• The WIZ

    The Production

    Broadway Creative Team

    The Wiz originally opened on Broadway at the Majestic Theatre on January 5, 1975 after only 15 previews. It shortly thereafter moved down the street to the slightly smaller Broadway Theatre. The show finally closed on January 28, 1979 after a total of 1,672 performances. The Wiz also had a brief revival at the Lunt-Fontanne Theatre, opening on May 24, 1984.

    Source: Samuel French



    Ken Harper Ken Harper (1939-1988) was the producer who conceived and brought The Wiz to Broadway. He was an adopted child raised in Bronx, New York. He graduated high school and entered Columbia University but later dropped out to join the army. In Korea he began his career as a disc jockey, playing music for Armed Forces radio. After his discharge in the 1960s he was hired by radio station WPIX in New York, where he worked as Music and Public Affairs Director. The concept for an all-black musical came to Harper in 1971. He originally planned to make the production into a TV special. When that fell through, he initiated the campaign to seek funding for a Broadway musical, convincing 20th Century Fox to provide $650,000 in backing in exchange for the movie, record and publishing rights. He later re-acquired the motion picture rights for The Wiz and sold them to Universal Pictures, which produced the 1978 movie version starring Diana Ross and Michael Jackson.



    Charlie Smalls Charlie Smalls (1943-1987) was a composer and songwriter best known for writing the lyrics and music for the Broadway musical The Wiz (1974). Born in Queens, New York, he studied music from the age of three. During the 1960s, Smalls was the pianist in the New York Jazz Repertory Company, and he toured with such artists as Harry Belafonte and Hugh Masekela. In 1974, the show’s producer, Ken Harper, recruited him to work on The Wiz. While in Belgium in September 1987, Charlie Smalls died of cardiac arrest during emergency surgery for a ruptured appendix. He was 43 years old.



    William F. Brown William F. Brown (1928-) won a Tony nomination and a Drama Desk Award for writing the book of The Wiz. Other Broadway credits include The Girl In The Freudian Slip (author); New Faces Of 1968 (head writer); and A Broadway Musical (book). Off-Broadway and in regional theatre, Bill wrote the books for other critically acclaimed musicals including How To Steal An Election, Damon’s Song, Twist and The Nutley Papers. His 100-plus TV credits include Jackie Gleason’s “American Scene Magazine,” “That Was the Week That Was,” “As the World Turns,” “Love American Style,” and many others. Joan Rivers was indebted to him for special material, as was Joel Grey, for whom Brown created one of his four produced TV pilots. He has written book and lyrics for about 100 industrial shows, films, and videos for companies such as Ford Motor Company, Dupont, State Farm and Pepsi Cola.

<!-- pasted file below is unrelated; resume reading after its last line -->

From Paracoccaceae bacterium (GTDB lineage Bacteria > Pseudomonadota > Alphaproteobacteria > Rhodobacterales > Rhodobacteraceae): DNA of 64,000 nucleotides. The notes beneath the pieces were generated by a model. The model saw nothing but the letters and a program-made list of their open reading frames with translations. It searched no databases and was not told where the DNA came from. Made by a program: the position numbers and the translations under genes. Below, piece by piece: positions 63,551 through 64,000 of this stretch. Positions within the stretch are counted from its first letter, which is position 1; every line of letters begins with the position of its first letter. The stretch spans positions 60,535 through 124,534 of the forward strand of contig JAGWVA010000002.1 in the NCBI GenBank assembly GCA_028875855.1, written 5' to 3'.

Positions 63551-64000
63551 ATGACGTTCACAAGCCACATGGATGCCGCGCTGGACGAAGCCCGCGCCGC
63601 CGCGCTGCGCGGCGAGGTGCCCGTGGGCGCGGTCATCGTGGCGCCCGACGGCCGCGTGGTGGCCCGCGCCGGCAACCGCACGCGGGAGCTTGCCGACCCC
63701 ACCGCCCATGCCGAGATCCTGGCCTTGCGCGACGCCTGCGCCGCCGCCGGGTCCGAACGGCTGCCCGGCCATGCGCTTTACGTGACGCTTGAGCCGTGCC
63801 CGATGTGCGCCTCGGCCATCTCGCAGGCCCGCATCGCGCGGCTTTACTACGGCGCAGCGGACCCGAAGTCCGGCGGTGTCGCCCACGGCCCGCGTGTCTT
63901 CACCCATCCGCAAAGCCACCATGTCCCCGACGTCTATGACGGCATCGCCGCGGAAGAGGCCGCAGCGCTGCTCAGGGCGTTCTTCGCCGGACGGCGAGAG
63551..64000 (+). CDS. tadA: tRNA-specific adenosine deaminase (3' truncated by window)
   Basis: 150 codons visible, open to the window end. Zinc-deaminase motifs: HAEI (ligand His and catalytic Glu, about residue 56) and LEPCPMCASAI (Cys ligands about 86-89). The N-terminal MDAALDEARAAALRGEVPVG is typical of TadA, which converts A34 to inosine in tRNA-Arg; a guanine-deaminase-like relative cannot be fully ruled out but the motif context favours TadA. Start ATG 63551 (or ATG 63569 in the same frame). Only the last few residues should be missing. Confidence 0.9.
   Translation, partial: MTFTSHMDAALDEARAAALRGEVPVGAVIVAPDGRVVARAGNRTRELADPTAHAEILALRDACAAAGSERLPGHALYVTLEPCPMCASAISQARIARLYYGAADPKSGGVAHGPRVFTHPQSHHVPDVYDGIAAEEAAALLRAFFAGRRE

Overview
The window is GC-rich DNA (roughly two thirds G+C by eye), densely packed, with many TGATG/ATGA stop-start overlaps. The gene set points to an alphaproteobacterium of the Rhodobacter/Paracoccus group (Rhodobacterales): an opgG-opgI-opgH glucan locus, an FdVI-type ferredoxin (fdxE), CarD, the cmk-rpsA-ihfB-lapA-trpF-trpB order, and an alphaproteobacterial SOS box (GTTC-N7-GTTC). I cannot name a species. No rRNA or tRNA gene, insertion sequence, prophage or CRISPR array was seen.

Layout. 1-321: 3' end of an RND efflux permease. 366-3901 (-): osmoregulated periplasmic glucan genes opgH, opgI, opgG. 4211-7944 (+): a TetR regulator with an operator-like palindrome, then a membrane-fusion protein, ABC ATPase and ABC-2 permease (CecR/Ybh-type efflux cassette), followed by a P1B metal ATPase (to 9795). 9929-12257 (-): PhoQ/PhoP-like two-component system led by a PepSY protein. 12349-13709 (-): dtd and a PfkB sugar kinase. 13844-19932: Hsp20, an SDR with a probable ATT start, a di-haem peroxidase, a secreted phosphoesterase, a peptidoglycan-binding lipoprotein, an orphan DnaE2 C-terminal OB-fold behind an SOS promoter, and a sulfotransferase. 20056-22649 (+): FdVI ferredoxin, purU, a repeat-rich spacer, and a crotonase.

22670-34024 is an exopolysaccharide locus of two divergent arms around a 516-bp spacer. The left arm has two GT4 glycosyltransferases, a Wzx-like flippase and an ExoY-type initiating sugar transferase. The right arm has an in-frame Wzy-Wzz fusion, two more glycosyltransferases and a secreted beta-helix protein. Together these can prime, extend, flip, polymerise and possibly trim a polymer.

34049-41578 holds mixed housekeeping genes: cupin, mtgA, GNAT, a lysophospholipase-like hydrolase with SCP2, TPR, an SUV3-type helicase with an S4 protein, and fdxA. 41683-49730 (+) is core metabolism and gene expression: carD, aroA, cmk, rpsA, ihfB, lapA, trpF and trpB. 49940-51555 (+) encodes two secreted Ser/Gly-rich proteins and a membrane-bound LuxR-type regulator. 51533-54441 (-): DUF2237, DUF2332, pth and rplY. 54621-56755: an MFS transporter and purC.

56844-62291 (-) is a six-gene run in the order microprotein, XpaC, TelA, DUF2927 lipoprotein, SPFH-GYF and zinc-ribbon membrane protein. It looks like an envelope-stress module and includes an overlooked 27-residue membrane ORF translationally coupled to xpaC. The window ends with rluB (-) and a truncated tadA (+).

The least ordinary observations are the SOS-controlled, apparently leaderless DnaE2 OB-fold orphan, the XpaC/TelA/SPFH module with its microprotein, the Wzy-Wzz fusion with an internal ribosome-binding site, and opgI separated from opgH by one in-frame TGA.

Geoffrey Holder Dancer, choreographer and actor Geoffrey Holder (1930-2014) was born in Trinidad, and was an accomplished dancer and painter before moving to the US in 1954 to make his Broadway debut in the musical House of Flowers. From 1955 through 1956 was a principal dancer with the Metropolitan Opera Ballet, and in 1957 he was a member of an all-black cast of Waiting for Godot on Broadway. His most famous film roles were as the heavy "Baron Samedi" in the James Bond movie Live and Let Die (1973) and Punjab in Annie (1982). As a choreographer he has created dance pieces for many companies, including the Alvin Ailey American Dance Theater. In the 1970s and 1980s, he put his striking 6'6" presence and bass voice to good use hawking various products in TV commercials and in 2005 voiced the narrator for the film Charlie and the Chocolate Factory.